Implications of family risk pooling for individual health insurance markets

  • Anna D. Sinaiko
  • Timothy J. Layton
  • Sherri Rose
  • Thomas G. McGuire


While family purchase of health insurance may benefit insurance markets by pooling individual risk into family groups, the correlation across illness types in families could exacerbate adverse selection. We analyze the impact of family pooling on risk for health insurers to inform policy about family-level insurance plans. Using data on 8,927,918 enrollees in fee-for-service commercial health plans in the 2013 Truven MarketScan database, we compare the distribution of annual individual health spending across four pooling scenarios: (1) “Individual” where there is no pooling into families; (2) “real families” where costs are pooled within families; (3) “random groups” where costs are pooled within randomly generated small groups that mimic families in group size; and (4) “the Sims” where costs are pooled within random small groups which match families in demographics and size. These four simulations allow us to identify the separate contributions of group size, group composition, and family affinity in family risk pooling. Variation in individual spending under family pooling is very similar to that within “simulated families” and to that within random groups, and substantially lower than when there is no family pooling and individuals choose independently (standard deviation $12,526 vs. $11,919, $12,521 and $17,890 respectively). Within-family correlations in health status and utilization do not “undo” the gains from family pooling of risks. Family pooling can mitigate selection and improve the functioning of health insurance markets.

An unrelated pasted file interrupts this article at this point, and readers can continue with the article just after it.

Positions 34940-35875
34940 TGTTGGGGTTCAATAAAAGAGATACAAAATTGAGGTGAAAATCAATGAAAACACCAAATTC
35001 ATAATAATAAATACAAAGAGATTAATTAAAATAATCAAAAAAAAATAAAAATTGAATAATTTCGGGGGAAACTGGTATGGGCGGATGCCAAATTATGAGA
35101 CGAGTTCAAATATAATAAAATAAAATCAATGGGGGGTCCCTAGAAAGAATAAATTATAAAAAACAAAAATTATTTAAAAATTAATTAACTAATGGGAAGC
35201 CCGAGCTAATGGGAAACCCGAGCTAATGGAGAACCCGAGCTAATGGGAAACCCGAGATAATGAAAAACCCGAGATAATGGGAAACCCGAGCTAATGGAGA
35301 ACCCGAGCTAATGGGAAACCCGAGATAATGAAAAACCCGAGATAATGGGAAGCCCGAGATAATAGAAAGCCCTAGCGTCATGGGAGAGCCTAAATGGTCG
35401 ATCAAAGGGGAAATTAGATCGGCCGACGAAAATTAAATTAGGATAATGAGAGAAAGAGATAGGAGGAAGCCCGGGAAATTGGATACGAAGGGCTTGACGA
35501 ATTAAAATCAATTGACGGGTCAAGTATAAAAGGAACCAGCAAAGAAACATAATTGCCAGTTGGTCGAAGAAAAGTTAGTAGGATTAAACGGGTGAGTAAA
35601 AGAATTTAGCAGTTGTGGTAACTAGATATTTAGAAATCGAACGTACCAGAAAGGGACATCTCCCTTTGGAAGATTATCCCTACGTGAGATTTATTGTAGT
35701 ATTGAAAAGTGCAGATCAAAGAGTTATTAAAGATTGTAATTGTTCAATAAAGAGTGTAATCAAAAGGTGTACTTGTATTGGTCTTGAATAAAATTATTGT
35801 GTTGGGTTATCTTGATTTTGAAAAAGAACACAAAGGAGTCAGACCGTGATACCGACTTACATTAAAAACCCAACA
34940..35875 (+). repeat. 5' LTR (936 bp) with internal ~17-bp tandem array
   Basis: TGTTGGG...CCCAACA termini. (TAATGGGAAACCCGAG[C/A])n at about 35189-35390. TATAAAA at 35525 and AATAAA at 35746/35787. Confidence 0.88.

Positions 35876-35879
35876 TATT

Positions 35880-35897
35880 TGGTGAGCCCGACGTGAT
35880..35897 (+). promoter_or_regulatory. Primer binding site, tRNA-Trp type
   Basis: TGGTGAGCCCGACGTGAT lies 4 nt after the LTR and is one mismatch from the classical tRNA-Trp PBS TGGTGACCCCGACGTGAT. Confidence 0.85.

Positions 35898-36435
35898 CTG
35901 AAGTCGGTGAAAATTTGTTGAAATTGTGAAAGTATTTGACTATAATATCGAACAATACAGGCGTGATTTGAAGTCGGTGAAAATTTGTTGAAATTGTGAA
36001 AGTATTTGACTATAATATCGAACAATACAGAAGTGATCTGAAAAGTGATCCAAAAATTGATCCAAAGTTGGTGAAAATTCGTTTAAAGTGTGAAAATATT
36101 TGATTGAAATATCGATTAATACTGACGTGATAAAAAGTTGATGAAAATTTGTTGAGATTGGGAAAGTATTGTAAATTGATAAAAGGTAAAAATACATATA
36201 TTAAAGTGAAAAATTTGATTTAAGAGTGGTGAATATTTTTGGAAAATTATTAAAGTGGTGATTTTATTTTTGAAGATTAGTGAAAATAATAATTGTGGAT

Risk pooling Health insurance Adverse selection 



We thank Randy Ellis, Joe Newhouse, Bastian Ravensteijn, and Richard van Kleef for helpful comments on an earlier draft. The views in this paper are the authors’ alone. Andrew Hicks provided excellent statistical programming assistance.


We gratefully acknowledge funding for this work from the National Institute for Mental Health (R01 MH094290), and the John and Linda Arnold Foundation.

Compliance with ethical standards

Conflict of interest

All authors declare that they have no conflict of interest.

Ethical approval

This article does not contain any studies with human participants or animals performed by any of the authors.


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Copyright information

© Springer Science+Business Media New York 2017

Authors and Affiliations

  • Anna D. Sinaiko
    • 1
  • Timothy J. Layton
    • 2
    • 3
  • Sherri Rose
    • 2
  • Thomas G. McGuire
    • 2
    • 3
  1. 1.Department of Health Policy and ManagementHarvard T.H. Chan School of Public HealthBostonUSA
  2. 2.Department of Health Care PolicyHarvard Medical SchoolBostonUSA
  3. 3.National Bureau of Economic ResearchCambridgeUSA

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